- McQuaid back in the days before his lifetime Olympic ban (Rex Features)
It’s been a big few weeks in cycling. Lance took his ball and went home, renowned carnivore Alberto Contador has all but won the Vuelta a España, his first GT back, and good old Tyler Hamilton has released his book named The Secret Race. I’ve certainly never heard of that race, maybe it was cancelled due to lack of funds?
In addition to all that, Garmin team boss Jonathan Vaughters has been posting on CyclingNews forum, telling a lucky few (later the entire cycling world) about his own riders past indiscretions. He also outed Thomas Dekker as an “arrogant prick” a few days before his birthday, which is something. Oh, and Johan Museeuw confessed again. Is he Catholic?
So it would seem that the cycling world is falling apart, or at least American cycling. Is falling apart the right term? Anyway, I guess we can all sleep safe knowing that Fat Pat is busy holding everything together. After all, he held together The Conspiracy™ for long enough (allegedly). Patty has already said that he will be asking for the Garmin boys’ files so that he can “investigate further”. Suddenly he trusts the words of an admitted doper who lied/kept quiet about it for years? Tough break, Floyd, Tyler, Jörg, Bernhard, Jesús..
Anyway, ploughing on to the main point, today Portly announced that his personal fiefdom is considering an amnesty in which riders, ex-riders and staff could confess to doping offences. He was unsurprisingly vague about it, saying that he will bring it up “at the management committee of the UCI and it’s something which we would look into possibly doing.” It is hard to imagine that an idea like this could be successful if implemented, but somewhat less hard to imagine that this is Pork’s way of clinging on to power after the staggering shows of open corruption we have seen in the USADA vs Lance case.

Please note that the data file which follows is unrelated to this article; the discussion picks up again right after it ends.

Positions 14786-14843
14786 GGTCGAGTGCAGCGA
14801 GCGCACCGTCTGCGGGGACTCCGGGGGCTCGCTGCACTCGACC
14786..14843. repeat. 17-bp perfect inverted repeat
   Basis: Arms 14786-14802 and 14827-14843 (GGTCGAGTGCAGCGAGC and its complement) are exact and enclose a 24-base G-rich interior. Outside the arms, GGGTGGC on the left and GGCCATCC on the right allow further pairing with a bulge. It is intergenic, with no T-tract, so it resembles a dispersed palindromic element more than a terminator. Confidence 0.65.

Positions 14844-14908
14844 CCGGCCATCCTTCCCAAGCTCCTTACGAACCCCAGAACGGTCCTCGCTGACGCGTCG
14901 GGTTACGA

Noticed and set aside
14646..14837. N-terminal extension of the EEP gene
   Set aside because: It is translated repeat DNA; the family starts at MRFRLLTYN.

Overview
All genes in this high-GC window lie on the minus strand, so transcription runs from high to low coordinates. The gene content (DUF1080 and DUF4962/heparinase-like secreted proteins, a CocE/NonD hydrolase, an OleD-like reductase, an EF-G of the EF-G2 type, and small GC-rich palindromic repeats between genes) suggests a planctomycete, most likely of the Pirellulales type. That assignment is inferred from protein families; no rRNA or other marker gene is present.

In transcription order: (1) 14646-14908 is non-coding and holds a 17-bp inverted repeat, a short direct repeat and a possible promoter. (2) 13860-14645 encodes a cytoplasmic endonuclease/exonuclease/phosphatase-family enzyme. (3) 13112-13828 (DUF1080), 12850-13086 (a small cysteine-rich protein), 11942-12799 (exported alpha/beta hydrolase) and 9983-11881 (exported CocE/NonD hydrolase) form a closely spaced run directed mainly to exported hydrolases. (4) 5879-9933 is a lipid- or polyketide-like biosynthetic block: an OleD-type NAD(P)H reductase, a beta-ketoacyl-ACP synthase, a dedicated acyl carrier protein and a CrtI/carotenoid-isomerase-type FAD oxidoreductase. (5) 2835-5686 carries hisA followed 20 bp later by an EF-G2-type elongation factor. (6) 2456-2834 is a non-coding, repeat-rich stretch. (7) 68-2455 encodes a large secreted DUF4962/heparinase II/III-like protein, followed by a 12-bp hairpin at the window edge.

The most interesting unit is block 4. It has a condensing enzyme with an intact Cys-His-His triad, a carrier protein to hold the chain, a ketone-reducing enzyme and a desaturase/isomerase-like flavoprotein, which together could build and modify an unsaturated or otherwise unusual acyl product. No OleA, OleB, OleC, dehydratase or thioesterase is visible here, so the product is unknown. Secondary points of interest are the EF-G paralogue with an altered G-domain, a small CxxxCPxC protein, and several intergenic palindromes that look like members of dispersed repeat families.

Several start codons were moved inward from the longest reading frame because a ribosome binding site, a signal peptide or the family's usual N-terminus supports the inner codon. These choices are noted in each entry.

With the Lack Of Information(©UCI) we have about this proposed amnesty, it is tough to speculate as to what might happen were the idea to be put in place. I can’t see why any current rider would own up, given that they are currently getting away with it, and also considering the inevitability of sanctions against them. Anonymous confessions might be a better idea, with people giving information about how they have been cheating the system. But we are still left with the same question – why would successful cheaters give up their secrets? Heck, even Saint Millar has said that he would still be doping had he not been caught.
The best chance the sport has of moving forward is either if the UCI is cleaned out, with corrupt Prat and his cronies gone, or for retrospective testing to become a reality. Seeing as this is something that McQuaid has said in the past that the UCI won’t do this (CONI retested the 2008 Giro samples at the behest of public prosecutor Benedetto Roberti, and the AFLD retested the Tour samples from that year) – it looks as if the best course of action would indeed be to do the two things above in that order.
- Pat experiences the familiar sensation of wind whistling in through one ear and out the other (AFP/CyclingNews)